posted by solipsophistocracy at 7:39 PM on November 15, 2009 [1 favorite]


I sincerely recommend Evil Genius by Catherine Jinks. It meets the following criteria:

1. Young adult (for an adolescent audience)
2. From the student's perspective
3. Science fiction
4. Smart/funny

It may not be exactly what your looking for, in terms of the "University Experience", but it's still about a kid, at a uni, amongst his peers and professors, trying to get through it all intact.

There is a sequel which my 12-year-old son is reading it at the moment, but I haven't been able to steal it off him yet, so the quality is unknown.
posted by Neale at 7:48 PM on November 15, 2009


End Zone by Don Delillo (not YA).
posted by mattbucher at 7:48 PM on November 15, 2009


Everything Looks Impressive by Hugh Kennedy. Set at Yale in the nineties, it is quite good.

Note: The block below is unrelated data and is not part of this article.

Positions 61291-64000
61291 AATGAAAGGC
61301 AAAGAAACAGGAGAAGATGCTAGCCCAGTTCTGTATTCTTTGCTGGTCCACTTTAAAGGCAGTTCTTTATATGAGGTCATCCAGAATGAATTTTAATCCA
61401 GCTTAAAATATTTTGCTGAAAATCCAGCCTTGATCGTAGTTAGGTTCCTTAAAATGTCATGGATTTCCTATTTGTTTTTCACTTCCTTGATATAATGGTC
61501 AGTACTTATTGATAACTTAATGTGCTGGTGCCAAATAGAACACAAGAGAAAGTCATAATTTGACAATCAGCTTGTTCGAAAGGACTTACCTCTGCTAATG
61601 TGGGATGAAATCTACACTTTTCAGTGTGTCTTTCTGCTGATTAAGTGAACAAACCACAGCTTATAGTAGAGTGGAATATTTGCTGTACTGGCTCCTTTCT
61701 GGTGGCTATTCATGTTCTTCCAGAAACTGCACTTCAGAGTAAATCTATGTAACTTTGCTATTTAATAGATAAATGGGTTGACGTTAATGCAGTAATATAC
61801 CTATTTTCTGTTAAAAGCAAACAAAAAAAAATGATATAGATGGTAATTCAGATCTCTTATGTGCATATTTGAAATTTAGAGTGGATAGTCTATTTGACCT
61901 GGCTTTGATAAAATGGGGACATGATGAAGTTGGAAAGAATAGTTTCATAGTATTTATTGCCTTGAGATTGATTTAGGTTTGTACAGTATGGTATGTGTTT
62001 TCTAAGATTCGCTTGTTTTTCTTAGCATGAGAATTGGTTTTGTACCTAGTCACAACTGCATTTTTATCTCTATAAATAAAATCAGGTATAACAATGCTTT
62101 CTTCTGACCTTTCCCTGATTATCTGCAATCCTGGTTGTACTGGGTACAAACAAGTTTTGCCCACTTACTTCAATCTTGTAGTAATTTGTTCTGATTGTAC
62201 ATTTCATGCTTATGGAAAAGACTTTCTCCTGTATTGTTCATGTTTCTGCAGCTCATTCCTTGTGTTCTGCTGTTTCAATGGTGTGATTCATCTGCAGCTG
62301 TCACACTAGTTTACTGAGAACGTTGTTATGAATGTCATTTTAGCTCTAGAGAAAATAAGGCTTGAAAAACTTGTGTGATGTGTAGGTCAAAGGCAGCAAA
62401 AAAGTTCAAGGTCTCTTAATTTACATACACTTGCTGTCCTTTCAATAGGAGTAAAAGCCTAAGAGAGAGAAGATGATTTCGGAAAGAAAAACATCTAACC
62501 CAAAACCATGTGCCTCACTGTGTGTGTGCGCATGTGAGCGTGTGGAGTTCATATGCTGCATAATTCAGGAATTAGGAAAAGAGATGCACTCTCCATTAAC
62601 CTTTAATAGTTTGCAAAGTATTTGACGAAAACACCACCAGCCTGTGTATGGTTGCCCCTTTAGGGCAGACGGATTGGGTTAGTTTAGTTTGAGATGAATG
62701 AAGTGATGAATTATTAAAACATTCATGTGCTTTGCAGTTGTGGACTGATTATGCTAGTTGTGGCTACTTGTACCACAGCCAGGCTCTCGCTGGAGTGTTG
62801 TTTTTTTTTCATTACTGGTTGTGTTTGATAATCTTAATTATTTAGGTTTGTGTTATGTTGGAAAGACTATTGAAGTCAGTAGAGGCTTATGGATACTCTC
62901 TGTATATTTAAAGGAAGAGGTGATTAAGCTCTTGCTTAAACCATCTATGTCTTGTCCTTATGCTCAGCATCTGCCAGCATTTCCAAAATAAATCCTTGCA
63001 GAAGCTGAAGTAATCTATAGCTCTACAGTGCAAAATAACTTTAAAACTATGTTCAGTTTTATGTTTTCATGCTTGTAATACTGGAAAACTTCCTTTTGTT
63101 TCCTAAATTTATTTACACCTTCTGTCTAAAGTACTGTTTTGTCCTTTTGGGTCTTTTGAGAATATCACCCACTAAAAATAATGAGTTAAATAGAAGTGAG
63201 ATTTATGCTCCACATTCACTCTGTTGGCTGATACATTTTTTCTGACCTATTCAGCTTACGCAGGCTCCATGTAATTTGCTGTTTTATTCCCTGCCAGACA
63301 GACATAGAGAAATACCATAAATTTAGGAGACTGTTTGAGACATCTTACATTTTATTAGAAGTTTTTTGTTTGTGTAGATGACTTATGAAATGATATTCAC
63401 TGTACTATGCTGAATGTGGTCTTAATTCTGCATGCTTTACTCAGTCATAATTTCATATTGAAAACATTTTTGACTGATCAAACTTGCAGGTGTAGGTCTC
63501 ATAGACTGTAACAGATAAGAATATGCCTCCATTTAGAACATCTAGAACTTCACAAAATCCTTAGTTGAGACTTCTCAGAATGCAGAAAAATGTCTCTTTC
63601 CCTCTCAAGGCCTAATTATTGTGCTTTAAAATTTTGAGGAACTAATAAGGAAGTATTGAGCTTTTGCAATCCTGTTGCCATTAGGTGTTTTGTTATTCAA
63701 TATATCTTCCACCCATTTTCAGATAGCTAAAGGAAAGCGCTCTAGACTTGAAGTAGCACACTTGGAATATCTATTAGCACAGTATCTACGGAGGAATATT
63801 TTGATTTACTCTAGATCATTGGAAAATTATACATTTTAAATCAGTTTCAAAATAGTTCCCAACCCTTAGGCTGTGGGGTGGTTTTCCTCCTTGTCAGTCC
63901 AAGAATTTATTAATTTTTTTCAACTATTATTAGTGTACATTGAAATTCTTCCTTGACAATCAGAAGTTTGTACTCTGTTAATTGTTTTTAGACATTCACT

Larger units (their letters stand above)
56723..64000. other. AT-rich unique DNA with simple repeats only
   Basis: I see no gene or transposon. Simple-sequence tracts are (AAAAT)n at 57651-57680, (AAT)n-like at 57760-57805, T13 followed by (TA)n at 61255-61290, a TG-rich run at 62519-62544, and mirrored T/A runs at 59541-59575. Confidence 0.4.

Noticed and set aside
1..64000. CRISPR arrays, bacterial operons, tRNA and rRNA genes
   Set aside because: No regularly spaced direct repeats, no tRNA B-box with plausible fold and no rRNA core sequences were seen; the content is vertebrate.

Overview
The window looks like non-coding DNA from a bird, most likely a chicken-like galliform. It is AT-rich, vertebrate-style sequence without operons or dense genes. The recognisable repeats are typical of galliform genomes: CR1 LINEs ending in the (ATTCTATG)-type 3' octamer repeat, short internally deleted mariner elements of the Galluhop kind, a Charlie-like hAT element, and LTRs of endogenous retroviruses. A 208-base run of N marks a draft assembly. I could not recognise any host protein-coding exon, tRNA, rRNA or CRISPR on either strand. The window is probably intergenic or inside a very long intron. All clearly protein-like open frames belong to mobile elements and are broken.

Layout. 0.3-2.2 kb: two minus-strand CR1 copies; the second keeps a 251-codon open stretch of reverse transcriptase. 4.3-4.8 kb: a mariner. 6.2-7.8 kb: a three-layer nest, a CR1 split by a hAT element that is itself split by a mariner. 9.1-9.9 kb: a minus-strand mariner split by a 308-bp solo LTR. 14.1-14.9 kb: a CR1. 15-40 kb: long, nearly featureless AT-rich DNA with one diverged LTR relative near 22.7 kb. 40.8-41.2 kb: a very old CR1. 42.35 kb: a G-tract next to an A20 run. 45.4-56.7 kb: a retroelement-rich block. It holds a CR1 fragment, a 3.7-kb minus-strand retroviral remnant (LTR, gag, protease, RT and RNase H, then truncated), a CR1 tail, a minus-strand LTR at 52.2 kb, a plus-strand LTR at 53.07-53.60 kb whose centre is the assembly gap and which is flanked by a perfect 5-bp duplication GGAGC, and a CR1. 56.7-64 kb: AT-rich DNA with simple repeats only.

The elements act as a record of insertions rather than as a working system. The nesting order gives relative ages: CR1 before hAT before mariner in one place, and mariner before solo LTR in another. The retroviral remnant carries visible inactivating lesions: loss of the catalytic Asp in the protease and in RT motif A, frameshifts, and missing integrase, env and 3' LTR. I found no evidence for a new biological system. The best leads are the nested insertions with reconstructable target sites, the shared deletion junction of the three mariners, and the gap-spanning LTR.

From Rockaway, by Jill Eisenstadt. Partly set at a fictionalized version of Bennington, IIRC.
posted by jayder at 7:51 PM on November 15, 2009


Year of the Griffin by Diana Wynne Jones
posted by cheesegrater at 7:53 PM on November 15, 2009


The Education of Robert Nifkin by Daniel Pinkwater, which goes from the horrors of high school to the start of college. Definitely YA.
posted by xil at 7:55 PM on November 15, 2009


Emotionally Weird, Kate Atkinson
Norwegian Wood, Haruki Murakami
posted by liketitanic at 7:56 PM on November 15, 2009


Oh, Commencement, J. Courtney Sullivan
posted by liketitanic at 7:58 PM on November 15, 2009


A Separate Peace by John Knowles